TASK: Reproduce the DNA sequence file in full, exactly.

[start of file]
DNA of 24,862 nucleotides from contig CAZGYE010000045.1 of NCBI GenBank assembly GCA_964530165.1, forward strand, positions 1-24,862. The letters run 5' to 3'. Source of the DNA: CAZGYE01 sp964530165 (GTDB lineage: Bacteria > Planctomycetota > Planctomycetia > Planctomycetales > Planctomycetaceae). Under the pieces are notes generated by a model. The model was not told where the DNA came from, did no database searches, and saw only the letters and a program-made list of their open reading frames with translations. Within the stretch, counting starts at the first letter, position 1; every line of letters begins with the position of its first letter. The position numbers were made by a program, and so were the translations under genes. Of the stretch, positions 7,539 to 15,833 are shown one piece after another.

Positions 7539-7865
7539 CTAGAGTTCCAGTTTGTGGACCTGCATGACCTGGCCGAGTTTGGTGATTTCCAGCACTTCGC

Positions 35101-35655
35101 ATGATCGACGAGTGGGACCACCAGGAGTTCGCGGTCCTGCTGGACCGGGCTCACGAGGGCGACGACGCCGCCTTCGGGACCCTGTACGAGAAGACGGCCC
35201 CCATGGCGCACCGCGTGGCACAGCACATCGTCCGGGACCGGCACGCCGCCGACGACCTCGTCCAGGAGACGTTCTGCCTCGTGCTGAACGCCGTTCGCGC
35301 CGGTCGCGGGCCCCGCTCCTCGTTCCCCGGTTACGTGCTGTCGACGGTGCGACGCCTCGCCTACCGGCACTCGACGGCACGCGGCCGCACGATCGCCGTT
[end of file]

DNA of 24,862 nucleotides from contig CAZGYE010000045.1 of NCBI GenBank assembly GCA_964530165.1, forward strand, positions 1-24,862. The letters run 5' to 3'. Source of the DNA: CAZGYE01 sp964530165 (GTDB lineage: Bacteria > Planctomycetota > Planctomycetia > Planctomycetales > Planctomycetaceae). Under the pieces are notes generated by a model. The model was not told where the DNA came from, did no database searches, and saw only the letters and a program-made list of their open reading frames with translations. Within the stretch, counting starts at the first letter, position 1; every line of letters begins with the position of its first letter. The position numbers were made by a program, and so were the translations under genes. Of the stretch, positions 7,539 to 15,833 are shown one piece after another.

Positions 7539-7865
7539 CTAGAGTTCCAGTTTGTGGACCTGCATGACCTGGCCGAGTTTGGTGATTTCCAGCACTTCGC

Positions 35101-35655
35101 ATGATCGACGAGTGGGACCACCAGGAGTTCGCGGTCCTGCTGGACCGGGCTCACGAGGGCGACGACGCCGCCTTCGGGACCCTGTACGAGAAGACGGCCC
35201 CCATGGCGCACCGCGTGGCACAGCACATCGTCCGGGACCGGCACGCCGCCGACGACCTCGTCCAGGAGACGTTCTGCCTCGTGCTGAACGCCGTTCGCGC
35301 CGGTCGCGGGCCCCGCTCCTCGTTCCCCGGTTACGTGCTGTCGACGGTGCGACGCCTCGCCTACCGGCACTCGACGGCACGCGGCCGCACGATCGCCGTT